I started using Google’s Question Hub recently to find questions that readers like you might care about. I am presented only with the search query and am unable to get any facts about the situation outside the Google Search. Today, we attempt to answer the question of whether a landlord can make tenants pay two-months rent “up-front” during the pandemic in California.
When I see the phrase “up-front,” I am lead to believe that the question relates to new contracts. In terms of “up-front” money in a new contract, that can include security deposit as well as rent. Toward the end of the article, we will examine whether a landlord can demand two-months rent when the tenant has an existing contract and already resides at the property.
What follows is a review of California laws regarding the topic of advanced rent payments. I am a law student at the Kern County College of Law. This legal information is provided to you free of charge for your use. Consult an attorney to discuss your specific situation before taking actions that may affect your legal rights and obligations.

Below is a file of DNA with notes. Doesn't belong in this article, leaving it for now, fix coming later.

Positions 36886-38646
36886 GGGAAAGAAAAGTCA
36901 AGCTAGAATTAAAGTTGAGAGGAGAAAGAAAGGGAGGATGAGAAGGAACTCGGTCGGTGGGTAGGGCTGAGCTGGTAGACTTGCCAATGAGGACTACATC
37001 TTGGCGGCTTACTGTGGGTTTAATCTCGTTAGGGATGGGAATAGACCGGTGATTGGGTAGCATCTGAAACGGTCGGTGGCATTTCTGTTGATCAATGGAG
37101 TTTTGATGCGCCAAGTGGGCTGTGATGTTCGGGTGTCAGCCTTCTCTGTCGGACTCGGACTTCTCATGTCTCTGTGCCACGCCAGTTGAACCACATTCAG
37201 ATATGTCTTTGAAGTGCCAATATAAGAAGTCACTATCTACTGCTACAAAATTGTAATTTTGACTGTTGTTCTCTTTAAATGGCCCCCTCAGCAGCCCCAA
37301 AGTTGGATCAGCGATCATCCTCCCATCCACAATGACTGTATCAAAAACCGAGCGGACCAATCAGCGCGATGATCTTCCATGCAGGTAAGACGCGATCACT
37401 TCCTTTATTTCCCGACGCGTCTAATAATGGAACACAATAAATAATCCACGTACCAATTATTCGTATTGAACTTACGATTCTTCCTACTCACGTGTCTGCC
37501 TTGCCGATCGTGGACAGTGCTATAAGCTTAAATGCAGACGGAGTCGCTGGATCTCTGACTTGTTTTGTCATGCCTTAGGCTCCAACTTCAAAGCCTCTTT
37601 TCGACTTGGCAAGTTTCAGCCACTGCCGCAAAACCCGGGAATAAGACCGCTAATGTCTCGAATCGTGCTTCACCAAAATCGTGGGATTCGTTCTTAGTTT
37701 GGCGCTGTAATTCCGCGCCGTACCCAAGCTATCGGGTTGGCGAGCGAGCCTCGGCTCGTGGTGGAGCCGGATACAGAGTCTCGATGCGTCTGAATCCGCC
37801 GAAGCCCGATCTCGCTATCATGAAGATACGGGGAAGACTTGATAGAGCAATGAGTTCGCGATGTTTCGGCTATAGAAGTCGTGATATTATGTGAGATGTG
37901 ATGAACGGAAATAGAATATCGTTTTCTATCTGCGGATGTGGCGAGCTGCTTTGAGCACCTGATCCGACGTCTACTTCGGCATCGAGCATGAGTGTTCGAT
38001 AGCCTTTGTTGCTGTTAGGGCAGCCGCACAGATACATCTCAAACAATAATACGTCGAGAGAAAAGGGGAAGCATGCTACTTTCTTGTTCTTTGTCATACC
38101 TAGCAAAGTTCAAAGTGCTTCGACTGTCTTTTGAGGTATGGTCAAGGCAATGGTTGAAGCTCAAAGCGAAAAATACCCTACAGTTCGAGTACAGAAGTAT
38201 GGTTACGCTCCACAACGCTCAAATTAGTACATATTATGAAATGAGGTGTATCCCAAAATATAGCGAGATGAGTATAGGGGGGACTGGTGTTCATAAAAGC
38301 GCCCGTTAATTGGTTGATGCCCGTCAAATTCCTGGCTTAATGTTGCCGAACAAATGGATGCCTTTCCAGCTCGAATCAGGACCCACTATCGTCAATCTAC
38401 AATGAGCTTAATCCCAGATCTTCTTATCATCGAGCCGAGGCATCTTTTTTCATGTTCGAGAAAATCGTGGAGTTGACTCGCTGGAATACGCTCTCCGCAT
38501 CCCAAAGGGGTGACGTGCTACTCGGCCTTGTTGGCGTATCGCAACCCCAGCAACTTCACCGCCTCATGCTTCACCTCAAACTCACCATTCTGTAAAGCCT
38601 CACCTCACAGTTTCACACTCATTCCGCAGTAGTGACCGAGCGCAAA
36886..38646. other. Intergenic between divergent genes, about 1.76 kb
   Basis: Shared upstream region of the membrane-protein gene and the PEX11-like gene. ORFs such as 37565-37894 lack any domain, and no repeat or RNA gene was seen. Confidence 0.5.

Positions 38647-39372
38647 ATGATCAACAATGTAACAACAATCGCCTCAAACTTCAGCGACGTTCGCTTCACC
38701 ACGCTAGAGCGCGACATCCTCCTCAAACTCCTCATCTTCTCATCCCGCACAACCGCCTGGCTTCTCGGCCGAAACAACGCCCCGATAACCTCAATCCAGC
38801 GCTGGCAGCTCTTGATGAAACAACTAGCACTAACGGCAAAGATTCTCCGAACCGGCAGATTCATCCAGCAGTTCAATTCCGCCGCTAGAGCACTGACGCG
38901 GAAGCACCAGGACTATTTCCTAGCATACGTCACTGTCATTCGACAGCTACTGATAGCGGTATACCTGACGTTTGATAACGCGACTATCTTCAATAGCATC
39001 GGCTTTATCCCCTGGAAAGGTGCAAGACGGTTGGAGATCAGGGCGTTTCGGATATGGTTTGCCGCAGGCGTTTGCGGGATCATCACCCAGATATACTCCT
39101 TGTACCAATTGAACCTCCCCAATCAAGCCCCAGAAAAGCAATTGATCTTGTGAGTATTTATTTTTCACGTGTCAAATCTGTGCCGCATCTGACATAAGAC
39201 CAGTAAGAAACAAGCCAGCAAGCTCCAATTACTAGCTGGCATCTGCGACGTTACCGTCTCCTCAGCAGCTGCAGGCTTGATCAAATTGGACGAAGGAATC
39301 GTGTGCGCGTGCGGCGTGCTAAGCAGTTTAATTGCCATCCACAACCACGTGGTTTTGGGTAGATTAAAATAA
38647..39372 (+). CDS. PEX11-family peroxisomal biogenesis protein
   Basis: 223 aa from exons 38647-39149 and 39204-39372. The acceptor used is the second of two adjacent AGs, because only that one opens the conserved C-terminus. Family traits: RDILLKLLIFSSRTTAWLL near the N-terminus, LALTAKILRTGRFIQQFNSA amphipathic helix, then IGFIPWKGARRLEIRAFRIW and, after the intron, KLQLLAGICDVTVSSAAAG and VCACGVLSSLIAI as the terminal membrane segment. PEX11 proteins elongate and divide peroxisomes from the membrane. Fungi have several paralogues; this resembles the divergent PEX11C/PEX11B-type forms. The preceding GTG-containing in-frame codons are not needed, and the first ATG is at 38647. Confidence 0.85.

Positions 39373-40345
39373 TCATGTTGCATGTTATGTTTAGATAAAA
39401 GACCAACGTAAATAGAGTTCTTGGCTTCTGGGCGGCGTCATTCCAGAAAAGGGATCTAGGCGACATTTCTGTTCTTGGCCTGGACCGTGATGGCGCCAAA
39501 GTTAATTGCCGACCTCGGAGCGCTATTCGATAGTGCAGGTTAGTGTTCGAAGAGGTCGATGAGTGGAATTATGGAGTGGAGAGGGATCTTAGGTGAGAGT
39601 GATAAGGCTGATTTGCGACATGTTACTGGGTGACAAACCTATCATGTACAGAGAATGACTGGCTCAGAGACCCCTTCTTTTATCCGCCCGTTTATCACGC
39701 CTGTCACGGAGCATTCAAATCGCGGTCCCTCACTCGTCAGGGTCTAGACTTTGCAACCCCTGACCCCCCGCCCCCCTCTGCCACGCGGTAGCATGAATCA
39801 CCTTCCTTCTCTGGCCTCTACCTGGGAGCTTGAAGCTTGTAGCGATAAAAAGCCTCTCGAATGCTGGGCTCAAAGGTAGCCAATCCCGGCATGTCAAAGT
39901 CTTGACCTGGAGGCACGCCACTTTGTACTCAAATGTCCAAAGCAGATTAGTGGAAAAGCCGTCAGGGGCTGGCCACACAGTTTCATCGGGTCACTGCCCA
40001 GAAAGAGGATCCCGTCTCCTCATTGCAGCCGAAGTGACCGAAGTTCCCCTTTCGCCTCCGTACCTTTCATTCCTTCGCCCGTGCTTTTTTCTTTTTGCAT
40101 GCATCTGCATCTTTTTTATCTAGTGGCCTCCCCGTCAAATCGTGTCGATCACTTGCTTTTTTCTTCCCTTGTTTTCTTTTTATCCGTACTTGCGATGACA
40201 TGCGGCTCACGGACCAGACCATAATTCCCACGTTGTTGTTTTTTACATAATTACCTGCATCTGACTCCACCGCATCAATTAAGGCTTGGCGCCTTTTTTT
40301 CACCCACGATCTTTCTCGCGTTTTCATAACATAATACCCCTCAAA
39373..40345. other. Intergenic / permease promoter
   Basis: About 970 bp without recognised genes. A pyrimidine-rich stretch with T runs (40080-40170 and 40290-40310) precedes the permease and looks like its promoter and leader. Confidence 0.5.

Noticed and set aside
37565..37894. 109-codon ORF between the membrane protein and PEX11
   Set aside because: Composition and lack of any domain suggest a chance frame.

What limits exist on new rental agreements during the pandemic?
Upfront payments on new rental contracts may include advanced payment of rent or security deposits. First, we will look at the limitations on security deposits. Then we will look at any limitations on advanced payment of rent. In each section, you will find that landlords may collect more than two-months rent as an upfront payment when entering new contracts. Finally, before we leave the topic of new contracts and venture into the topic of existing contracts, we will look at how the COVID-19 Tenant Relief Act affects new contracts and whether it limits the amount a landlord may collect.
Security Deposit may equal two-month’s rent